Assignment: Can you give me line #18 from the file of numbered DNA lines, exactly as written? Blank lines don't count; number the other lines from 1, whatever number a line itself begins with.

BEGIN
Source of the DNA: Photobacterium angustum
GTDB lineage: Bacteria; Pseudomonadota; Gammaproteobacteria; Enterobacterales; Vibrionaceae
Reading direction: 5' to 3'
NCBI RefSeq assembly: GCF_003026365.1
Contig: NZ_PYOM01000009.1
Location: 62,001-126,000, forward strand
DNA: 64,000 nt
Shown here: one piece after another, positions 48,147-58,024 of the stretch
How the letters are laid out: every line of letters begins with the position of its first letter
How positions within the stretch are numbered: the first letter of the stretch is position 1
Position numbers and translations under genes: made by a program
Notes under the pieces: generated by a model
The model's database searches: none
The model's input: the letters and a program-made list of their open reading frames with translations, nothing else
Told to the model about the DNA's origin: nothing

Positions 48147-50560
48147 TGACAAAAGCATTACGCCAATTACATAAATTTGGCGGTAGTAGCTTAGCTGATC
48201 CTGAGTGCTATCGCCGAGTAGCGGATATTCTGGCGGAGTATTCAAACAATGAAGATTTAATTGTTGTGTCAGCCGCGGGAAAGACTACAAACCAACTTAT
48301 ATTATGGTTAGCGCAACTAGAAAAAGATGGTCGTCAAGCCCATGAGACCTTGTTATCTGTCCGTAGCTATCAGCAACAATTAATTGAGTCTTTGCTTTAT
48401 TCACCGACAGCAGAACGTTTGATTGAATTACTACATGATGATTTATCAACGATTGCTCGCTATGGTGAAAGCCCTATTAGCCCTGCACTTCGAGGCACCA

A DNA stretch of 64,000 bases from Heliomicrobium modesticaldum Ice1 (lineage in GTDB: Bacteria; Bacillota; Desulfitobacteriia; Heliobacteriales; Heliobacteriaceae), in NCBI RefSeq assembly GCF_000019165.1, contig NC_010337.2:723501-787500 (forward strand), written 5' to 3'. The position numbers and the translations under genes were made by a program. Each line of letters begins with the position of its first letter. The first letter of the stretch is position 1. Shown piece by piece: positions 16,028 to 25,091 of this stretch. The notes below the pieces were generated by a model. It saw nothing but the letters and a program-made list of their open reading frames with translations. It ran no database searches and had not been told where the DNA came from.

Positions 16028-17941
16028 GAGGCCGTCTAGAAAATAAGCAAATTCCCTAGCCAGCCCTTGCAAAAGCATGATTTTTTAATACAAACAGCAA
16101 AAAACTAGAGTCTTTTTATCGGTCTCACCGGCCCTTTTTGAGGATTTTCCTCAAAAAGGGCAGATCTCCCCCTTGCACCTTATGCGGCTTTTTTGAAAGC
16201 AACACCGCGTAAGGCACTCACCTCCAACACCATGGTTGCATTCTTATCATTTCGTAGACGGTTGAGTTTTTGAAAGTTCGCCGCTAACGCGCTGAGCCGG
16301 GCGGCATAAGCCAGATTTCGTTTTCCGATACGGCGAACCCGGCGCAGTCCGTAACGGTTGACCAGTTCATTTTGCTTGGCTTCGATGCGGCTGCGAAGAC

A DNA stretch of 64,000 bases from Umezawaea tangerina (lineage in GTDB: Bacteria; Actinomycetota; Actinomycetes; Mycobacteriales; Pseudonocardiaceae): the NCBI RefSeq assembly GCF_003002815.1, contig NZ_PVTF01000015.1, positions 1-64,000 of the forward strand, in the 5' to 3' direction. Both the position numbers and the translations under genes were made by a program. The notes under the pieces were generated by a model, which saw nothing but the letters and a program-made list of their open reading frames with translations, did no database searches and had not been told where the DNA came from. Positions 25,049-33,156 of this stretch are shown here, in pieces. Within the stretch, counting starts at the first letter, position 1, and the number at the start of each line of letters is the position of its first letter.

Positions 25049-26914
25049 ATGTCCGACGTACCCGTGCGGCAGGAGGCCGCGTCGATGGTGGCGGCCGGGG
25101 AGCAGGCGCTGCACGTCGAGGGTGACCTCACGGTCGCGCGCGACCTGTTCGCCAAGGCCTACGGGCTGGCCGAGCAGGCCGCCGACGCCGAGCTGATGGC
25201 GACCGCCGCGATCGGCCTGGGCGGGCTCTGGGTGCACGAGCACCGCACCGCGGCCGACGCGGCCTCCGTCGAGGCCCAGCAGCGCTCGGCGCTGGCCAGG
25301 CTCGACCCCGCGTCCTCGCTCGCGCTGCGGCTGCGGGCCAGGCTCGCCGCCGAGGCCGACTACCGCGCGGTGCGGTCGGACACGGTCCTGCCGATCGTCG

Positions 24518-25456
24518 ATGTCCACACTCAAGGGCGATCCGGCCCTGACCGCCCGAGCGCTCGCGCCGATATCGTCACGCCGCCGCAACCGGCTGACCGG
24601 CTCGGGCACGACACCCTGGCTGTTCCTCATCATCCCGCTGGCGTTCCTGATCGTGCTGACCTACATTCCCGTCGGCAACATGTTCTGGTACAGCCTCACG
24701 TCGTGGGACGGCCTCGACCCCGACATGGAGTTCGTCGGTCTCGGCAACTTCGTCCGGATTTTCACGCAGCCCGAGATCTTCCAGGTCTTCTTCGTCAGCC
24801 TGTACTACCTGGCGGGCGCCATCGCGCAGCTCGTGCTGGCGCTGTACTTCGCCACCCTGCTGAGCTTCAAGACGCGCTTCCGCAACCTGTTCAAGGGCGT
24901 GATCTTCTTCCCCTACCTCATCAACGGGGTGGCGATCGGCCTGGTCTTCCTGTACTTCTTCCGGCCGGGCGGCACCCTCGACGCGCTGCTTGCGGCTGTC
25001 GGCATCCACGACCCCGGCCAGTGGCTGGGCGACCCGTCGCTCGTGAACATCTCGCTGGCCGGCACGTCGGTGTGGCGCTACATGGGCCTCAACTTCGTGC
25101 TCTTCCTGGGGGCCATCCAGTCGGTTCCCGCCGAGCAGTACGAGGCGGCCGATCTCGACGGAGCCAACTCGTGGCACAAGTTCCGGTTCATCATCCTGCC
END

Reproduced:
48201 CTGAGTGCTATCGCCGAGTAGCGGATATTCTGGCGGAGTATTCAAACAATGAAGATTTAATTGTTGTGTCAGCCGCGGGAAAGACTACAAACCAACTTAT